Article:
Guest author Alex “Chicken Sausage” Woolfson brings you her take on Diane Sanfilippo’s new book Practical Paleo: A Customized Approach To Heath And A Whole-Foods Lifestyle.
There’s a lot of shit in Practical Paleo. Literally. The first few chapters are all about your digestive system: how it works, what comes out, and what it says about what you should be eating. In his forward to the book, Robb Wolf commends Diane Sanfilippo for taking complex ideas, like a leaky gut, and making them easy to understand. As a lady with her own set of digestive issues, this is what appealed to me when I first picked up my copy. I found that Wolf is right, the book is easy to digest, pun intended, with great illustrations, my favorite of which being a piece of poop in a tiara (can’t make this stuff up). Joking aside, Practical Paleo offers great guidelines to help treat a variety of ailments through a paleo lifestyle. Ms. Sanfilippo’s recipes are clear and easy to follow, and for the most part I’ve found them to be quite tasty. However, while the book totes its practicality, I found it difficult, as a busy New York CrossFitter with a demanding job, to find the time to do all the precooking prep work that many of the book’s recipes call for. Overall, this book is a great read, offering interesting insight to your own insides, along with some damn good recipes.
In the first part of Practical Paleo, Ms. Sanflippo tells her own story of paleo discovery, her career as a nutrition consultant, and explains the paleo philosophy. She offers an easy list of yes and no foods, along with some flexible exceptions. For example, she considers clarified, grass fed butter okay, along with ghee. Her baked recipes often call for high-grade maple syrup. Depending of your interpretation of paleo, this may change some recipes for you. Her 30 day meal plans are thorough and clear, offering breakfast, lunch, and dinner recipes that specify when you should make a double batch, so you can have leftovers. Meal plans are curated to a number of ailments, including fat loss, autoimmune conditions, digestive health, athletic performance, and many more. To make it even easier, shopping lists customized for each meal plan are available online.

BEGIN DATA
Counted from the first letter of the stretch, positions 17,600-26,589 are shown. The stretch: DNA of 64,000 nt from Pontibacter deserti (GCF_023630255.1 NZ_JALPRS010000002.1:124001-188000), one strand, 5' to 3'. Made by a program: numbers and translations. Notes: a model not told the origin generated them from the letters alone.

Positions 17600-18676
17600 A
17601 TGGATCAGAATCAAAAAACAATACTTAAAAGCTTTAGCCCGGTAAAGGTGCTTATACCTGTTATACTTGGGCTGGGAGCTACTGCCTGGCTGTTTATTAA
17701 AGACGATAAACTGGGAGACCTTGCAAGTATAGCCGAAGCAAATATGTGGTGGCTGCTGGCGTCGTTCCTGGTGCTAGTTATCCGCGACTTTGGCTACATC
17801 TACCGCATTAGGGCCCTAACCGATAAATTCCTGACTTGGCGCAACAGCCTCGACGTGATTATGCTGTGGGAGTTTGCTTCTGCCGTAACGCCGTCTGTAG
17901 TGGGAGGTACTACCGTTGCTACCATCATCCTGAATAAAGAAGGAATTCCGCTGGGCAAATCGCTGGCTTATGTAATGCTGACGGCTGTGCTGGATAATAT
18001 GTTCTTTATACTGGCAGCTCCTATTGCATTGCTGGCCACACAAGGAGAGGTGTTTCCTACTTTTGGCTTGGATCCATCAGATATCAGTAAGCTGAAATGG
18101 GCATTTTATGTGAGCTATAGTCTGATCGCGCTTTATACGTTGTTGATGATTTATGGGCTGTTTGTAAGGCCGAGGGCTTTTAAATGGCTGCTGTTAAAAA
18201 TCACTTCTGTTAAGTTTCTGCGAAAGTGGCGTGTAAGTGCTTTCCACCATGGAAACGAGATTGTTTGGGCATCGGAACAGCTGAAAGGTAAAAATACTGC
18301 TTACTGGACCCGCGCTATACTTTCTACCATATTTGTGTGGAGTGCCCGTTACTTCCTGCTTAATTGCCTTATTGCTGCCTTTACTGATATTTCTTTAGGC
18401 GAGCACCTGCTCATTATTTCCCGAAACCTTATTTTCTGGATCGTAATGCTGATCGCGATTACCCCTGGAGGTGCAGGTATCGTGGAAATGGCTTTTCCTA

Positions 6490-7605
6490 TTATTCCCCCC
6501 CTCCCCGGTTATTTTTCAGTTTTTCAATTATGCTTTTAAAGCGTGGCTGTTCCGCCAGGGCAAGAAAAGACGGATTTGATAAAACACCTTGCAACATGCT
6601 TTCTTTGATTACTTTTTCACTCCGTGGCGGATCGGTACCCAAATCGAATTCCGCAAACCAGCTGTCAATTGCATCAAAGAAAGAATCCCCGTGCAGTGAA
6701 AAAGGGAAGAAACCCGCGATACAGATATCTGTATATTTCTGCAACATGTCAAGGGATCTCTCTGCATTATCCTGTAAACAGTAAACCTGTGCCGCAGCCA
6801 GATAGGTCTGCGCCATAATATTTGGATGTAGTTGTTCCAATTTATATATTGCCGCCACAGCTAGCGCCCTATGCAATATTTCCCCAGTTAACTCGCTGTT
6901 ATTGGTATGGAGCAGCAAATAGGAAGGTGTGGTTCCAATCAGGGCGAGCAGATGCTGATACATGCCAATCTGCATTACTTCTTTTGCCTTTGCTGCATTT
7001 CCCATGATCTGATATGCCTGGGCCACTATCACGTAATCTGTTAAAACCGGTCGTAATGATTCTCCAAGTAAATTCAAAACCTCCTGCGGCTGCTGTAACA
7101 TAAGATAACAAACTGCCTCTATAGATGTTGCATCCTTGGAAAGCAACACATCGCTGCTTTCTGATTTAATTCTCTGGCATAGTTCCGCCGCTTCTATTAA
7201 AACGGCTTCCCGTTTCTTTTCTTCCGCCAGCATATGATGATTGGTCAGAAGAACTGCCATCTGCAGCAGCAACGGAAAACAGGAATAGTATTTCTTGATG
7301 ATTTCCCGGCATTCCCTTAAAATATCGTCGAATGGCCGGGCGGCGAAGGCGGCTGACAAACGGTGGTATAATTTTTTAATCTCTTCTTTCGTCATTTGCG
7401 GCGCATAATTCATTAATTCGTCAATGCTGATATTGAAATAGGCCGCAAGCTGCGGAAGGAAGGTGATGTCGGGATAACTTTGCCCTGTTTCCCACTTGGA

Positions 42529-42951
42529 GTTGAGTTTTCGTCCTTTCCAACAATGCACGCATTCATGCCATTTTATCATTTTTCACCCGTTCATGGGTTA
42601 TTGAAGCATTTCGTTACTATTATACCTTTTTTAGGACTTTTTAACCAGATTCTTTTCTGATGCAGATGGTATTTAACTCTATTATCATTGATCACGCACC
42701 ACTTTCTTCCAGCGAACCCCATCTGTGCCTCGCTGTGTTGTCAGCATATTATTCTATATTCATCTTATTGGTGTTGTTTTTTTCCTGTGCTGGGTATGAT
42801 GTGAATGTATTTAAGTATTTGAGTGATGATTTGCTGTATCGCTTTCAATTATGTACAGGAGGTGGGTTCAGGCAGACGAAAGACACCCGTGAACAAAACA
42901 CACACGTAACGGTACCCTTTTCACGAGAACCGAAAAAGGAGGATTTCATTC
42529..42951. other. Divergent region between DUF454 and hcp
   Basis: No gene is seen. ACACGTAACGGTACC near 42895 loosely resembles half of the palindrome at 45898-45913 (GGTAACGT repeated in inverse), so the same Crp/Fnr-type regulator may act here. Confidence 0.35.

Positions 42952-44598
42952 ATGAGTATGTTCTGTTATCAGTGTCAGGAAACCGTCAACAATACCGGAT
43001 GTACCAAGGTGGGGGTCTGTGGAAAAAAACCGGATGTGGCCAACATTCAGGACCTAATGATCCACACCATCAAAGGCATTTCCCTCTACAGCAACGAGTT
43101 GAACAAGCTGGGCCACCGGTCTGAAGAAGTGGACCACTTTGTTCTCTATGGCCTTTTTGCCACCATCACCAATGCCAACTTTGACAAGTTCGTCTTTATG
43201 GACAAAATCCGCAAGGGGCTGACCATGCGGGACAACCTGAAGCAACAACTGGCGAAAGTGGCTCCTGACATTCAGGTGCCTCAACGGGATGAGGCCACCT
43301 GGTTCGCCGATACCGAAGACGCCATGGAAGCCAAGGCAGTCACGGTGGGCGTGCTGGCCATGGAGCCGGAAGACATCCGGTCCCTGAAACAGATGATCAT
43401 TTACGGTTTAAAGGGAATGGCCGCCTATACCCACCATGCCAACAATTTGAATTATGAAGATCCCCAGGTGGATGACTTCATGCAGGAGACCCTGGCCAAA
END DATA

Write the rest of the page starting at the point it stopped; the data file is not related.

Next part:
But to make paleo more practical, the book expects you to put in a lot of prep work. Clarifying your own grass fed butter to make your own ghee, buying fresh herbs from the green market to dehydrate them in your oven for 4 hours, creating as many as 10 different spice blends in your food processor so you can have them on hand when a recipe calls. There is a lot of prep work involved. I tried one spice blend, drying my own herbs, the whole deal, and I have to say, it was way tastier than any spice blend from the grocery store. But I also know that I don’t have that kind of time. I’ve figured out my own ways to make sure my pantry is stocked, mostly with store bought alternatives, using better quality butter and not clarifying it. I can still make the recipe, but maybe it’s not as squeaky clean as it could be. I think that we all have to decide just how paleo we’re going to be, and make exceptions based on our lifestyle. For me, I found a rigorous 30 day meal plan difficult to follow, but I did my best to incorporate the meal plan for digestive issues into my everyday cooking, and I am feeling some of the results.
I’d absolutely recommend Practical Paleo to anyone looking for some tasty paleo recipes. My favorites include the Fiery Jalapeño Bison Burger, Sweet Potato pancakes, and Bacon Wrapped Smokey Chicken Thighs. If you’re willing to commit the time and focus for a 30 day meal plan, this is a great book to help you focus on what foods are best for your needs. If you’re a busy New Yorker, you can tweak some recipes and prep work and make it work for you. Whoever you are, Practical Paleo can offer you an easy to understand guide to your insides, along with a delicious meal.